Housing

2 December 2016

All you need to know to rent

You have decided. You are going to rent somewhere to live. Good choice! Yet it is always best to be prepared. That is why we are happy to give you a few practical tips on renting.

The basis: your tenancy agreement

Everything starts and ends with the agreement you have made with the owner of your dream house. This is a major commitment which you should read painstakingly before signing. You definitely do not want any nasty surprises afterwards.

Pay particular attention to the main points:

  • The length of the contract: if this is not specified, you are entering into a nine-year contract. But it is most likely that your agreement will stipulate a maximum period of three years.
  • Paying the rent: which account does the rent need to be paid into and on which day?
  • Extra monthly costs: do you have to pay for the communal areas of the apartment building, such as cleaning the halls and lift maintenance? Or are there extra costs to be paid to the landlord for services like gas, water and electricity?
  • Registration of the contract: Normally the landlord will register the contract within two months from the signing of the contract. Sometimes the landlord will ask you to do it again.

Make sure you receive a copy of the contract. That way you will always have something in writing to refer to if problems arise.

How is the period of notice determined?

It is also important to check the length of your contract.

  • Do you have a standard nine-year contract? In that case you can give notice at any time, with a three-month period of notice. An extra fee of three months' rent will also need to be paid if you leave in the first year, or two months' rent in the second year and one month's rent in the third year. Conversely your landlord has to give you six months' notice if he wants you to move out of the rental property.
    The contract may stipulate derogations, but the periods of notice and fees may not be less favourable than these.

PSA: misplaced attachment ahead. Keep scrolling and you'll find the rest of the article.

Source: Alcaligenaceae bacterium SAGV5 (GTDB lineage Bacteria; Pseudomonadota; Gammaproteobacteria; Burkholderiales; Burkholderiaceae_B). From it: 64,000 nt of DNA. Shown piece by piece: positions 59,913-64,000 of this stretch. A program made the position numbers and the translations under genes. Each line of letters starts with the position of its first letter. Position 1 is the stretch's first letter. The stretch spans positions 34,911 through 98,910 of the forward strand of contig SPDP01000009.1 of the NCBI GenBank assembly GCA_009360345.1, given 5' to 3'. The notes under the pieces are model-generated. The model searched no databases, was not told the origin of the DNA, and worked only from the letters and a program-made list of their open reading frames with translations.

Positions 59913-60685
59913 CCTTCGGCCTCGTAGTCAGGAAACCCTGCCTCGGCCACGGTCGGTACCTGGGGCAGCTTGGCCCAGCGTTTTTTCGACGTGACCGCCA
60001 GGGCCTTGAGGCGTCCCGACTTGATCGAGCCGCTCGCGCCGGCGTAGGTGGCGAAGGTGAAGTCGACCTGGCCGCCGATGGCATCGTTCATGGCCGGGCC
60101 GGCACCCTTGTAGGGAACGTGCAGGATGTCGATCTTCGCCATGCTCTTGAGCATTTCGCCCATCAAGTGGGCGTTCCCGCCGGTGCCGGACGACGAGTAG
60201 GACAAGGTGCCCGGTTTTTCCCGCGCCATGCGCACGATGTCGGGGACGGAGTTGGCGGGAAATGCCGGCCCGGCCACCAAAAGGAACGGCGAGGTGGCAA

• Is your contract period three years or less? In that case, you cannot terminate the agreement before the end of the contract, unless it is stipulated otherwise in the tenancy agreement or unless you can make the necessary agreement at the time. Often the only option is to let your landlord know that you want to leave three months before the end of the contract.

But how should you do to terminate a rental contract? Always by means of a registered letter. The period of notice will then start from the first day of the following month. If you send a letter on 9 November, the period of notice will start on 1 December.

What about the rent?

The amount that you need to pay each month for your rented accommodation is also stated in the tenancy agreement. Afterwards this sum cannot be adjusted easily. A landlord is only allowed to adjust the rental price once a year through indexation. The landlord can also propose an extra adjustment between 9 and 6 months before the end of every three-year period.

Nonetheless indexation is not automatic. The owner must always inform you in writing, no later than on the anniversary of the date on which you moved in. The owner can still do so after that time, with retroactive effect up to a maximum of the previous three months' rent. Furthermore, the tenant should always apply the health index.